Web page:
DAVAO CITY, Philippines – “Bakit patuloy pa rin ang illegal logging kahit ipinagbabawal na ito?" a Grade 6 student asked President Benigno Aquino III Wednesday afternoon, September 9, during his visit to this city. (Why does illegal logging persist even if this is prohibited by law?)
Aquino used several stories in the Bible to explain that there is always someone with bad intentions.
"Talagang merong pasaway," Aquino answered. (There will always be a trouble-maker.)
Aquino said that despite attempts of previous administrations to put an end to illegal logging, the practice remained.
He said that the previous policy was to sell the logs through public bidding in which representatives of illegal loggers also participated. "Dati nagkakaroon ng bidding at sumasali sila," Aquino said.
During those biddings, representatives of the illegal loggers get to buy the items at a lower price, Aquino added.
Aquino explained to the students that his administration focused on confiscating logs and making those responsible accountable.
With at least 300 truckloads of hot logs seized under his term, Aquino said that he also ordered the Department of Environment and Natural Resources not to sell them and instead donate the logs to the Department of Education. DepEd can use them to make chairs and tables, he added.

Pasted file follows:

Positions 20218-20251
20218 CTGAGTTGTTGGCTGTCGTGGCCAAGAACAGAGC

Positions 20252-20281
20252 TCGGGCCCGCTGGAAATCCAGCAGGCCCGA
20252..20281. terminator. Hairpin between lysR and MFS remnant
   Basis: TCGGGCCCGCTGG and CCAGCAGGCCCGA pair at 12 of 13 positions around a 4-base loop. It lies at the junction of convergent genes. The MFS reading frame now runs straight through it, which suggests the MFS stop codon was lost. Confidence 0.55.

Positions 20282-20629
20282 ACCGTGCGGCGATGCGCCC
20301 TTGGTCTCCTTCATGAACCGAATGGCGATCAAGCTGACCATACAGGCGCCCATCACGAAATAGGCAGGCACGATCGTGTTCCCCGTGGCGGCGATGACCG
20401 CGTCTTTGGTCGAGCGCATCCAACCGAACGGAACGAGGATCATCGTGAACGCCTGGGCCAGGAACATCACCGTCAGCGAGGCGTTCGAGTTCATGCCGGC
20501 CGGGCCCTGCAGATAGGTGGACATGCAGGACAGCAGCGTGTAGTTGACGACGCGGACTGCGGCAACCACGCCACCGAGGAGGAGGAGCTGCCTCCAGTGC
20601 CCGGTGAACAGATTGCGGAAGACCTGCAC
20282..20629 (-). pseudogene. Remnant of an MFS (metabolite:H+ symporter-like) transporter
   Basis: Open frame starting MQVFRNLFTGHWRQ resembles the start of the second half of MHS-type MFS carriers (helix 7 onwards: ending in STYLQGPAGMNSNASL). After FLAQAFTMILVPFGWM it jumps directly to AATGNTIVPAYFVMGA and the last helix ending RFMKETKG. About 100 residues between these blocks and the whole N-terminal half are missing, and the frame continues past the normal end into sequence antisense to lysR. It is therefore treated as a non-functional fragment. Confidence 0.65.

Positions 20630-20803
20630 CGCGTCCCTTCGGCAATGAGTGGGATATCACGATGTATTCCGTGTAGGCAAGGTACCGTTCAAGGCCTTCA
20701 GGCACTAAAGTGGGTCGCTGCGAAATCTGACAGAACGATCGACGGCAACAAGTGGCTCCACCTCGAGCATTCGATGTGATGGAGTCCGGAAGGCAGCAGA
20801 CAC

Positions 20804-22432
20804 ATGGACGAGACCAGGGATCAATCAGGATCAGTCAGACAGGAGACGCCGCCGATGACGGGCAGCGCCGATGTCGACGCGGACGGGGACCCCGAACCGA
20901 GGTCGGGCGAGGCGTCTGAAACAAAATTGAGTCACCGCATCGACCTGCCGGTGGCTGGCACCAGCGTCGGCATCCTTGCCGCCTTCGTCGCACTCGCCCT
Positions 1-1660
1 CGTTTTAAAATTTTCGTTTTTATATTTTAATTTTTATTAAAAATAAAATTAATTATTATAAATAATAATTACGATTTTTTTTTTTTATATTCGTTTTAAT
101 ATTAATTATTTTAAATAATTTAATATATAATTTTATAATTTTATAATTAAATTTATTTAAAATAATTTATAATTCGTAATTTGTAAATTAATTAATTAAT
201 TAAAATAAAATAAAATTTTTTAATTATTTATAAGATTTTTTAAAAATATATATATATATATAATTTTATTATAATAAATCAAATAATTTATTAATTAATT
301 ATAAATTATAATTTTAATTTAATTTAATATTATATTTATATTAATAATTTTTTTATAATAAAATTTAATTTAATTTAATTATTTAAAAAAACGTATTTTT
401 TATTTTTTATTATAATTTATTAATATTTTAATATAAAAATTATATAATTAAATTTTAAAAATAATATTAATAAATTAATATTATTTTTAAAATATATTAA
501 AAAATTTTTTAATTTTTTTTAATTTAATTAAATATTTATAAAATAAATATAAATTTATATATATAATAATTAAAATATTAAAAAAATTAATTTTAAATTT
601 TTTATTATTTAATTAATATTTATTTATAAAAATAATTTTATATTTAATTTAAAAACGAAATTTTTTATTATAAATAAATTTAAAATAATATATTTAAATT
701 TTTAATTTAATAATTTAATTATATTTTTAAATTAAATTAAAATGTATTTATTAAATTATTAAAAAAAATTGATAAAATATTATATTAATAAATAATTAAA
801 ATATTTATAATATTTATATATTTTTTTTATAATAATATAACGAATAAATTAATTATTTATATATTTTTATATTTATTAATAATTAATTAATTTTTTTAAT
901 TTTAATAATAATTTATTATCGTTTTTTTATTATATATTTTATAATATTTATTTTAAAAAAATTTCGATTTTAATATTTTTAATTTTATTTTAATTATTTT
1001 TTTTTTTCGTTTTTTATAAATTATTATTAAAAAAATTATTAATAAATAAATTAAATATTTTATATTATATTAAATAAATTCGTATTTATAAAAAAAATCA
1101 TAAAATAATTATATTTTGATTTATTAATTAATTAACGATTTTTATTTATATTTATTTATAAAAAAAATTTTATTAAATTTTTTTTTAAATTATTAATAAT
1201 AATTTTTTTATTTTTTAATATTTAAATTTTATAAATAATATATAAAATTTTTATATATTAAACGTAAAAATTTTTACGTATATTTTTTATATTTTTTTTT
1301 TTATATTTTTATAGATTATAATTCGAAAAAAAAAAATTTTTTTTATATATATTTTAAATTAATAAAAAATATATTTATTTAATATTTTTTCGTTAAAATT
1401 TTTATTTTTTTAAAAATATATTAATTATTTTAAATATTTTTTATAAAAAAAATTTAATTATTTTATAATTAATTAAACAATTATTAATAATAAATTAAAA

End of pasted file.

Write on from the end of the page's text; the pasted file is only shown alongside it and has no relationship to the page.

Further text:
Do your share
Aquino visited Samal Island for the opening of the newly constructed circumferential road before he went to the gathering of Supreme Pupil Government officers here.
Photo courtesy of the Malacau00f1ang Photo Bureau
At least 5 students from different schools were given the opportunity to ask questions. Most of their questions focused on the environment.
Answering one of the students, Aquino said everyone has to do his or her own share in saving the environment.
Aquino said that the power supply in Mindanao might have already normalized but added that he is concerned about the impact of El Niño especially since Davao is still largely dependent on hydropower resources.
For students to simply turn off and unplug unused appliances in their homes can already be a huge contribution to saving energy, Aquino said.
By acquiring new knowledge and technology through their education, students can now impart their learning to the older generation, Aquino added.
Perhaps one of the toughest questions raised by one of the students was about the K12 program that was implemented by Aquino's administration.
"Ito po ang tanong ko. Paano makakabuti sa amin ang K12?" the student asked, prompting laughter from teachers. (This is my question: How can the K12 program benefit us?)
Aquino patiently explained the concept of the K12 program, stressing that it will provide more learning time to students and more opportunities for them to acquire technical skills. "Sa K12 mabibigyan ng pagkakataon na isagad ang opportunity para umasenso kayo," he said.
Various teachers have criticized the K12 program, claiming that schools are struggling to cope with the changes amid lack of textbooks and basic facilities such as classrooms, libraries and laboratories. – Rappler.com